By Ray O'Hanlon
Things happened fast around Darren Hanniffy when he was helping the Offaly hurling team capture the All Ireland title.
These days, Hanniffy's thoughts are focused less on the clash of the ash than on a part of the world that has been turned to rubble and ashes.
Hanniffy is "country director" in Haiti for the Irish aid agency GOAL. More accurately, perhaps, he is GOAL's director for the shattered remains of a country.
But that doesn't have to remain the case, argues Hanniffy, whose hurling career with his county reached its high point with the 1998 All Ireland winning team.
Hanniffy's non-sporting career background is in engineering and in recent years he has applied his skills working in the developing world for GOAL, in "short stints" as he put it.
GOAL's origins as an aid agency owe much to founder John O'Shea's connections to Irish sporting stars. O'Shea, a sports journalist, has long harnessed the names and drawing power of front rank Irish athletes to further his organization's many causes around the world. GOAL workers these days, however, come from varied backgrounds, not necessarily sporting.
Still, Hanniffy's athletic past works well on a number of levels, not least in the physical energy department. Field work for GOAL is not known for an excess of home comforts.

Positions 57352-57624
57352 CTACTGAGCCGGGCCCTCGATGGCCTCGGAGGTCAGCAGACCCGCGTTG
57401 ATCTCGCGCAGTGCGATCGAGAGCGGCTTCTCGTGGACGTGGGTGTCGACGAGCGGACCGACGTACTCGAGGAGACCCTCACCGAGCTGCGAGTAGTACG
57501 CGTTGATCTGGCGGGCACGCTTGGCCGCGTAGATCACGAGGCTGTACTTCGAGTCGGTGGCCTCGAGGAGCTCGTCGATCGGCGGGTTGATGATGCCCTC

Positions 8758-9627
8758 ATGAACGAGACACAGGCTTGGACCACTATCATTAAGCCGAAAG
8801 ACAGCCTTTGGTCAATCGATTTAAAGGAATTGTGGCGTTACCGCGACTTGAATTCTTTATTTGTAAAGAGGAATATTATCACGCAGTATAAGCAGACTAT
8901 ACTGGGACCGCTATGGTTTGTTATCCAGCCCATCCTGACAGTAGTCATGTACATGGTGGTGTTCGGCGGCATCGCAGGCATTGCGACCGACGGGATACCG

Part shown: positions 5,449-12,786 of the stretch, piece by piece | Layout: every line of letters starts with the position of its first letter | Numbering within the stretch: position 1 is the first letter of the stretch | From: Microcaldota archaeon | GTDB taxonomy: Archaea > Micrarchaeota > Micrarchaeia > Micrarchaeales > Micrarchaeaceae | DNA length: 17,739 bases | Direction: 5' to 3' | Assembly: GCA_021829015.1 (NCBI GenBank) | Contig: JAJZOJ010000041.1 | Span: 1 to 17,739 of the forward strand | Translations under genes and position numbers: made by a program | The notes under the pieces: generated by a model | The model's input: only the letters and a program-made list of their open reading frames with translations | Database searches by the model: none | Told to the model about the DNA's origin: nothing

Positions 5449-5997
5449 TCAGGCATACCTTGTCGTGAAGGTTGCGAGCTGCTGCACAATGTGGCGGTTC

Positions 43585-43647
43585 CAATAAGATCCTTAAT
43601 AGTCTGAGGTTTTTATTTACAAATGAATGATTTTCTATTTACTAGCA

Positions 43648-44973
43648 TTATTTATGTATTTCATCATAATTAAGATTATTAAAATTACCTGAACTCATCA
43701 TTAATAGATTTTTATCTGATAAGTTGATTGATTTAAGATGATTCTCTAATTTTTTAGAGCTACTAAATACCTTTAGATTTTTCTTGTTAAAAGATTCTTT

One of Hanniffy's GOAL stints took him last year to Honduras. GOAL has been working in the Central American nation for a number of years and in terms of challenges and working conditions, the Honduran operation counts as entry level. By GOAL standards, then, it's a soft posting.
"I was in Honduras to help kick start a project. There was a delay in finding my replacement so I decided to quit my job and become country director," Hanniffy explained in an interview at the Echo office in New York where he had stopped by on his way to Kennedy airport and a flight back to Haiti.
He was planning to wrap up the Honduras job by February and move on to something else. The move happened all right, though it came more quickly than planned and was caused by something neither he, nor anyone else, had expected.
The earthquake that devastated Haiti has etched January 12 into that nation's consciousness for all foreseeable time.
Hanniffy was in the Honduran capital of Tegucigalpa when news of the quake broke.
"I got a call from John O'Shea asking me to get to Haiti as quickly as possible," said Hanniffy.
By luck and happenstance, Hanniffy managed to get to Haiti far faster than a lot of other people rushing to aid the stricken population of the western hemisphere's poorest nation.
GOAL was helped in this by Digicell, the cell phone company owned by Irish businessman Denis O'Brien. A private jet was laid on for Hanniffy and he arrived in Port-au-Prince at 6 a.m. the morning after the quake.
Hanniffy had been in other parts of the world facing, to put it mildly, social and natural challenges. He was no stranger to dead bodies and shattered infrastructure.
But the Scale of the Haitian devastation knocked him backwards.
"The place was a wipeout," he said.
"I had seen bodies in rubble before but nothing like this. There were bodies everywhere in the streets. The sheer scale of it was overwhelming," he said.